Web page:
- cerebral t. SYN: cephalic t..
- complete t. t. in which stimuli to a particular muscle are repeated so rapidly that decrease of tension between stimuli cannot be detected.
- drug t. tonic spasms caused by strychnine or other tetanic. SYN: toxic t..
- generalized t. the most common type of t., often with trismus as its initial manifestation; the muscles of the head, neck, trunk and limbs become persistently contracted, and then painful paroxysmal tonic contractions (tetanic seizures) are superimposed; the high mortality rate (50%) is due to asphyxia or cardiac failure.
- incomplete t. t. (2) in which each stimulus causes a contraction to be initiated when the muscle has only partly relaxed from the previous contraction.
- local t. the most benign type of t.; the muscles in close proximity to an infected wound develop persistent involuntary contractions, often with transient, intense superimposed spasms triggered by various stimuli. The more distal upper extremity muscles are most often affected; gradual but complete recovery is typical.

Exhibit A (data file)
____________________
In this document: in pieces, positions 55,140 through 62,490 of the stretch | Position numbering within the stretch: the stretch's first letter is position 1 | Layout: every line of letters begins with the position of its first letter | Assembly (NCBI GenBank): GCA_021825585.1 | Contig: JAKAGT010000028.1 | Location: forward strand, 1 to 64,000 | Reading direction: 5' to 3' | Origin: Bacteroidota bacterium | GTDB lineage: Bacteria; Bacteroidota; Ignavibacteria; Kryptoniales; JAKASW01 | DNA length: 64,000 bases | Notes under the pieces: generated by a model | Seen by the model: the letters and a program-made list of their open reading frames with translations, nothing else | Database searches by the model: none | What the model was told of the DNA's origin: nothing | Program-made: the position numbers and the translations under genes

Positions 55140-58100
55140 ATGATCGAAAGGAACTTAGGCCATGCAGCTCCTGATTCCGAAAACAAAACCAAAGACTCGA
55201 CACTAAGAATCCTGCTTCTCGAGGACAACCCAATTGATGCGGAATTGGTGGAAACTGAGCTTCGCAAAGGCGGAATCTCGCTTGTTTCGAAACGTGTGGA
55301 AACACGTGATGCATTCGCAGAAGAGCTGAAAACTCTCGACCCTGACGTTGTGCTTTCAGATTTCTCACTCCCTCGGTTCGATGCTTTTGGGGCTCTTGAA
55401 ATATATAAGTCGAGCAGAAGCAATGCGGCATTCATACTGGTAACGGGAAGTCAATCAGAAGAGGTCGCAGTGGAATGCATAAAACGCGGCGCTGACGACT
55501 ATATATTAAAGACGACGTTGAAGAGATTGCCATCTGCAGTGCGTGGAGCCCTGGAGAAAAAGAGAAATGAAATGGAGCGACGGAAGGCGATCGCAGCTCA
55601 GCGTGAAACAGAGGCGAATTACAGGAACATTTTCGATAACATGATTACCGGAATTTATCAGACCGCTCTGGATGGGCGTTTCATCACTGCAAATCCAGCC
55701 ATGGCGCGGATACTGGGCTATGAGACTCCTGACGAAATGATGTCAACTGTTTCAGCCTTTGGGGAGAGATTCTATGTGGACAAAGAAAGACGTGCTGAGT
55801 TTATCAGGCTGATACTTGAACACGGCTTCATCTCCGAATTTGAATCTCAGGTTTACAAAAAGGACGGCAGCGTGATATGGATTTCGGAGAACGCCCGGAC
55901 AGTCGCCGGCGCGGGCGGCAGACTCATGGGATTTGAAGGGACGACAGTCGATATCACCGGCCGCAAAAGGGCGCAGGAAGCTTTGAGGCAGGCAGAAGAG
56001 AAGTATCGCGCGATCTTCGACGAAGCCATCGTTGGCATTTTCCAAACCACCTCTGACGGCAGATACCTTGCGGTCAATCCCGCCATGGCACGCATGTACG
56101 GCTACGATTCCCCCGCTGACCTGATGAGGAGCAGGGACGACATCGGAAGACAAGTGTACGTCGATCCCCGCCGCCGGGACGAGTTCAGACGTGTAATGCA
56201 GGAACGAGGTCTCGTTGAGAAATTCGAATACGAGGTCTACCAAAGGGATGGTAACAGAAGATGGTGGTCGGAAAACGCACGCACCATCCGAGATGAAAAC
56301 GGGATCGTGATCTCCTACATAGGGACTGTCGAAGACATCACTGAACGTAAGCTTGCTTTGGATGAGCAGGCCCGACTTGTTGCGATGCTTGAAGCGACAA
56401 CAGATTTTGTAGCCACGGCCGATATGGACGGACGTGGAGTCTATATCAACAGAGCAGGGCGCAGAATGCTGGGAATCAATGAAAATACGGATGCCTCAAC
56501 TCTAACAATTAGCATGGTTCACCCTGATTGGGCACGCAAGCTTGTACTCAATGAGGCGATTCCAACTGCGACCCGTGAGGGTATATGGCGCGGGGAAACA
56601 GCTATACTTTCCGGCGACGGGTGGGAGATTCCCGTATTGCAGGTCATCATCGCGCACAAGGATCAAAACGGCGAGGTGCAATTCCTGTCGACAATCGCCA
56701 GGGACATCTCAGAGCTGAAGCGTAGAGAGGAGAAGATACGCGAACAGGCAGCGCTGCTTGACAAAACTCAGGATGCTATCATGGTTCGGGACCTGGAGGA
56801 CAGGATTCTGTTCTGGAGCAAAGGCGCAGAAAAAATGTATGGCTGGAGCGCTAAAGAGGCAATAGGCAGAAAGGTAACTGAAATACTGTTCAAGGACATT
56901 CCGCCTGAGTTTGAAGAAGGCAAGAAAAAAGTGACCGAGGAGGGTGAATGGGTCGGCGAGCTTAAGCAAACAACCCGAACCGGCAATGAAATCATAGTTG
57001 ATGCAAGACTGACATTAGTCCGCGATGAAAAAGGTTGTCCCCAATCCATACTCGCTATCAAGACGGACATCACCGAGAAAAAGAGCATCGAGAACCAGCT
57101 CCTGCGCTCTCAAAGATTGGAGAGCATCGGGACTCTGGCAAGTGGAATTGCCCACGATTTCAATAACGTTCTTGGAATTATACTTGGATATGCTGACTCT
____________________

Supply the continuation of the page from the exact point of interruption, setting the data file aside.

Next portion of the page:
- neonatal t. SYN: t. neonatorum.
- t. neonatorum t. occurring in newborn infants, usually due to infection of umbilical area with Clostridium tetani, often a result of ritualistic practices; has high fatality rate (about 60%). SYN: neonatal t..
- postpartum t. SYN: puerperal t..
- puerperal t. t. occurring during the puerperium from infection of the obstetric wound. SYN: postpartum t., uterine t..
- Ritter opening t. the tetanic contraction that occasionally occurs when a strong current, passing through a long stretch of nerve, is suddenly interrupted.
- toxic t. SYN: drug t..
- traumatic t. t. following infection of a wound.
- uterine t. SYN: puerperal t..

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tet·a·nus 'tet-ən-əs, 'tet-nəs n
1 a) an acute infectious disease characterized by tonic spasm of voluntary muscles and esp. of the muscles of the jaw and caused by the specific toxin produced by a bacterium of the genus Clostridium (C. tetani) which is usu. introduced through a wound compare LOCKJAW